Faqs About Medical Marijuana Cards And Dispensaries

Posted on: 23 February 2021

If you are dealing with a medical condition, like chronic pain or epilepsy, and your doctor believes that your symptoms would improve with the use of marijuana, they may help you register for a medical marijuana card (MMJ cards). Here are some questions you may have when using this card when you visit a dispensary.

Do You Need Your MMJ Card to Visit a Cannabis Dispensary?

Some dispensaries are qualified to be medical marijuana treatment centers, which means that you need to have an MMJ card in order for them to even be allowed to sell to you. However, some dispensaries cater to both recreational groups and medical groups, so you may not necessarily need to have your MMJ card to buy what you need.

It's beneficial to have your MMJ card with you because it can save you money on your purchase. For example, in Colorado, while retail marijuana is subject to a 15% sales tax and excise tax, medical marijuana is exempt from these charges. These types of exemptions are beneficial for people with long-term illnesses who may need to purchase products regularly to treat their symptoms.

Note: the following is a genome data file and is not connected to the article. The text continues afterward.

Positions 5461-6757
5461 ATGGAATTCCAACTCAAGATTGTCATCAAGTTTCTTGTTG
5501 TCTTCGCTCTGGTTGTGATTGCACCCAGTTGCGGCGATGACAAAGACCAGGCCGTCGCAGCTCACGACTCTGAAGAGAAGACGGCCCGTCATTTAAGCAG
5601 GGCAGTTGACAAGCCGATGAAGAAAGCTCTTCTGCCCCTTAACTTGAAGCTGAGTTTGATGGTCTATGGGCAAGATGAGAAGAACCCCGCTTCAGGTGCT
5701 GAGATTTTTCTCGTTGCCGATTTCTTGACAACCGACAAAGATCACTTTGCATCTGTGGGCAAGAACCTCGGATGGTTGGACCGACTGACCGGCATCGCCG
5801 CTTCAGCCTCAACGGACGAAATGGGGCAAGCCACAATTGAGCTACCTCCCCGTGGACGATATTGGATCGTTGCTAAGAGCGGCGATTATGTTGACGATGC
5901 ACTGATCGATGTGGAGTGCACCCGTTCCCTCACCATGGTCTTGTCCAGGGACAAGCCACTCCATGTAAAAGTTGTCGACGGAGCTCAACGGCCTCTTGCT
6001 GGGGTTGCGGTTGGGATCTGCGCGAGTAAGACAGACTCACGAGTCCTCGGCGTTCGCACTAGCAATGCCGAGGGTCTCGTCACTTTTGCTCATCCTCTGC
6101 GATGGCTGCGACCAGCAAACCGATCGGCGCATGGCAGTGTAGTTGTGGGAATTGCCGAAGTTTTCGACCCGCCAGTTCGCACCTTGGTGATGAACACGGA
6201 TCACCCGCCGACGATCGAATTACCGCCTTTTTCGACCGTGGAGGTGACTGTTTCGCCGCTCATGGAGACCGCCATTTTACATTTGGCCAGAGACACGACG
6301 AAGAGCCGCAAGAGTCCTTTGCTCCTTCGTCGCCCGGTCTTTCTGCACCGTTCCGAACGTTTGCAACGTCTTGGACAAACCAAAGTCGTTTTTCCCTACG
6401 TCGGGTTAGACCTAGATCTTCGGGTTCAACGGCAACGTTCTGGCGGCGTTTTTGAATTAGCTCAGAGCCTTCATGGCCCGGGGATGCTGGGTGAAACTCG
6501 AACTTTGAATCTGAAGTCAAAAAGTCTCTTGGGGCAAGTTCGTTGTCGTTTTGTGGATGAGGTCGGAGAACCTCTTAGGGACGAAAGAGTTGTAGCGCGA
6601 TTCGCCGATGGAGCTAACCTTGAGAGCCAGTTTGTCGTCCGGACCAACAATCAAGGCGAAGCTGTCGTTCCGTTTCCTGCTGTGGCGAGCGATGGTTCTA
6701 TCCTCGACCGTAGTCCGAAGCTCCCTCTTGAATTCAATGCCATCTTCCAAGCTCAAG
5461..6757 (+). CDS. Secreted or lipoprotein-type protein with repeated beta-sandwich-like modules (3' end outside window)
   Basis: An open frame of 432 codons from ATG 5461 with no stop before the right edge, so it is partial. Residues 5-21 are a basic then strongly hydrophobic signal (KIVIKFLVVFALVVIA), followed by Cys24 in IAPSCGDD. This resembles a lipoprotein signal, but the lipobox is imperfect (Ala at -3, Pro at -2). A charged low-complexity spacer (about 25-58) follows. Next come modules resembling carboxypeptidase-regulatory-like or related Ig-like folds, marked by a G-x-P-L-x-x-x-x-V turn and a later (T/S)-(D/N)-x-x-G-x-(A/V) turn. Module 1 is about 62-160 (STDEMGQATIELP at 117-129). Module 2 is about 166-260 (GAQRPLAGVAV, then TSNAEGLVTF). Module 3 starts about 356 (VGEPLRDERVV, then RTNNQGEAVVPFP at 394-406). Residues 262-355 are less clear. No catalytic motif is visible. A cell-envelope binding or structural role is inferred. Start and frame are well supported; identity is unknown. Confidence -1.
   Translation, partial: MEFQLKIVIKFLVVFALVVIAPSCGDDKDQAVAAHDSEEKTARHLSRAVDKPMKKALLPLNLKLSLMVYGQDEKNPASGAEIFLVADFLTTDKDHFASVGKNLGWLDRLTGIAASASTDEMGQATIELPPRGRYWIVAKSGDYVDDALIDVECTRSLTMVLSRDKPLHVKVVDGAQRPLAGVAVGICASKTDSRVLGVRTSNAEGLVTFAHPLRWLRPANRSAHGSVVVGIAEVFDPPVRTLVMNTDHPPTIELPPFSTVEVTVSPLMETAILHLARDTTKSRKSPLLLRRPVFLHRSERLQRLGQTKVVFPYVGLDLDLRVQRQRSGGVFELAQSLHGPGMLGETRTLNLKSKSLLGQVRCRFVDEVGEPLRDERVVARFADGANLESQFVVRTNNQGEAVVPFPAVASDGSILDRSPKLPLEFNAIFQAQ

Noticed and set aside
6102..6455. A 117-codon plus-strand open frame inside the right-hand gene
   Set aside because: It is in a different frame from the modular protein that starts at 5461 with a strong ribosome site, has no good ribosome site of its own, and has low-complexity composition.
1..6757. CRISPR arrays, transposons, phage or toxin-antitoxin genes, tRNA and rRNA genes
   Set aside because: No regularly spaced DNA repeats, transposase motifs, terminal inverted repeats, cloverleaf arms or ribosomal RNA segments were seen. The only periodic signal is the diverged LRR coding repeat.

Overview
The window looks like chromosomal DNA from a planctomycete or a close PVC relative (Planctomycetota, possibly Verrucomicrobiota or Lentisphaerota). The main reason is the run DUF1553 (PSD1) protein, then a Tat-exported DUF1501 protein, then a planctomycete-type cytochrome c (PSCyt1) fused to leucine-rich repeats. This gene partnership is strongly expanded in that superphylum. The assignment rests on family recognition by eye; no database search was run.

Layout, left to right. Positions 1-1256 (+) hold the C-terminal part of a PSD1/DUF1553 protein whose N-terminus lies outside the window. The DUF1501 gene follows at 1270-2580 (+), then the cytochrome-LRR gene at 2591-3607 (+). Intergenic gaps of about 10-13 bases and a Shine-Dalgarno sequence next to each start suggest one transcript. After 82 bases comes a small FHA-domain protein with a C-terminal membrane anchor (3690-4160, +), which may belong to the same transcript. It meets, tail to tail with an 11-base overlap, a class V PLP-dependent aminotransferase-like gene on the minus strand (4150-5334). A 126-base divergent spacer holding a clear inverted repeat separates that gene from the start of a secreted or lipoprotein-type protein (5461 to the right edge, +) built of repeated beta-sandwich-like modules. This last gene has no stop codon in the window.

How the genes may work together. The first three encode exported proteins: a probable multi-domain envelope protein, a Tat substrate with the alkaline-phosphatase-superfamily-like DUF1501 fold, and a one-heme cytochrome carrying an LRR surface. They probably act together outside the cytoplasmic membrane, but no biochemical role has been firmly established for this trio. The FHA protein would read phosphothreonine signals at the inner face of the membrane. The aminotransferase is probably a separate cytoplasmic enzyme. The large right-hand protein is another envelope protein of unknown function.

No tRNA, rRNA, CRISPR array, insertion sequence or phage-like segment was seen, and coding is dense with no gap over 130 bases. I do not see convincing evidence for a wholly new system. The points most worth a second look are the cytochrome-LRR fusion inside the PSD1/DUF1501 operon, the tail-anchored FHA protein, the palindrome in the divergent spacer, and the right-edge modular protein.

Lastly, it's important to have your MMJ card so that the staff at the dispensary can help you find products best suited to your health needs. Certain delivery methods, like oils or edibles, may be more suitable for certain ailments.

Do You Have to Be Over the Age of 21 to Buy Products at a Dispensary?

While only adults over the age of 21 can purchase recreational marijuana at a dispensary, there are exceptions with medical marijuana. Some states will allow medical marijuana to be distributed to minors as long as they are in the presence of their caregiver and have proof of an MMJ card. Again, the laws can differ slightly from state to state.

Will Your MMJ Card Work in Other States' Dispensaries?

Some states do have reciprocity laws, which means that you could use your MMJ card to buy products in other states dispensaries and reduce the overall cost. However, even if a state has dispensaries for you to visit, it may not have a reciprocity law, so you shouldn't assume that you won't be charged full price while traveling.

Furthermore, while medical marijuana is legal under many state laws, marijuana is still classified as a Schedule 1 drug in some states, so you could get in trouble if you are purchasing it or have products over the possession limits. Currently, there are 33 states that allow medical marijuana, so it may help to keep a state list handy when you are planning on traveling.

Reach out to a cannabis dispensary in your area for more specifics on MMJ cards and how to use them at different dispensaries.